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Voters were locked out of Northampton polling station because it was closed due to “anti-social behaviour”

Northampton: Guild hall ballot box
A mock up of a voter in the ballot in Northampton Guild hall.
Wednesday, 3rd June 2009 ENGNNL00120110304191401

Northampton: Guild hall ballot box A mock up of a voter in the ballot in Northampton Guild hall. Wednesday, 3rd June 2009 ENGNNL00120110304191401

 

Northampton Borough Council said it would be “reviewing its procedures” for future elections after admitting that voters were locked out of polling station during this year’s European elections.

The local authority received a complaint from prospective candidate for Northampton North Sally Keeble after she was told by residents the polling station in Blackthorn Good Neighbours’ Centre was locked when they went to cast their votes at around 5.45pm on May 22.

Mrs Keeble said the residents told her they had rung the doorbell several times but nobody came to let them in, causing some to give up and go home without voting.

In a letter replying to Mrs Keeble, a council spokesman admitted the polling station had been locked and the reception desk had been left unattended.

The letter states: “The presiding officers decided to lock the front door because of reports of anti-social behaviour in the area and placed a member of staff at reception to allow access to people who wanted to get into the building to vote.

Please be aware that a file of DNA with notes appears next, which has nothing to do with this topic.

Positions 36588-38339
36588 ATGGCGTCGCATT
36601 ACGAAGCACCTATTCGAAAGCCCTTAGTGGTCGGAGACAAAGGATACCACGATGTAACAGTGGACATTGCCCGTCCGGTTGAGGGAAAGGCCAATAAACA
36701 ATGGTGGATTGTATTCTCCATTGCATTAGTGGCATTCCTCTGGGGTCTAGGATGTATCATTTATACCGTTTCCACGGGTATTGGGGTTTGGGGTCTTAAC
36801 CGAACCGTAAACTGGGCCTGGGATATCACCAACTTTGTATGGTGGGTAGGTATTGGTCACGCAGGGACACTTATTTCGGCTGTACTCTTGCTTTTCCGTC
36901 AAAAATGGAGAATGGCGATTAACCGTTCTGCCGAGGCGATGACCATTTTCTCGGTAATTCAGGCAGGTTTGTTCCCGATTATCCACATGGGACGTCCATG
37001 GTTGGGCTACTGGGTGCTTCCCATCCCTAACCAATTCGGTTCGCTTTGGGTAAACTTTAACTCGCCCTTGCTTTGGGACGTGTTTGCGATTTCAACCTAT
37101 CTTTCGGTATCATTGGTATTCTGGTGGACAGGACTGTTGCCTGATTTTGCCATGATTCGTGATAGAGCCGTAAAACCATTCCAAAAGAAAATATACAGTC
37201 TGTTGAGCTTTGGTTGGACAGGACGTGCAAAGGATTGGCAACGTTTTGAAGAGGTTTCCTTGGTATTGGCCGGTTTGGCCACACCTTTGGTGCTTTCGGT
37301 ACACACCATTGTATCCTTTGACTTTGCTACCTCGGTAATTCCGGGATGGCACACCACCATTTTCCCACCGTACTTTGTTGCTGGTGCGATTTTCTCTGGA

“Those officers accept that there may have been occasions when the desk was unattended.

“Their actions were not appropriate and the door should have been unlocked at all times. Had they called for assistance, we would have advised them to not to leave the reception.

“We will be reviewing our procedures and officer training and, if anti-social behaviour continues to cause a problem, we may put an extra member of staff on the door.”

Following the event, Mrs Keeble said that she welcomed the apology by the council and has appealed to change the venue of the Blackthorn polling station.

She said: “The ballot boxes at the centre are in different rooms, meaning that when it got busy, officers had to spread across rooms.

“Security should have been thought about beforehand so, what we need now, is a new or mobile polling station.

“It is very important that everyone gets a chance to vote. The next elections will be the general and council ones and we can’t have people locked out of that.”

 

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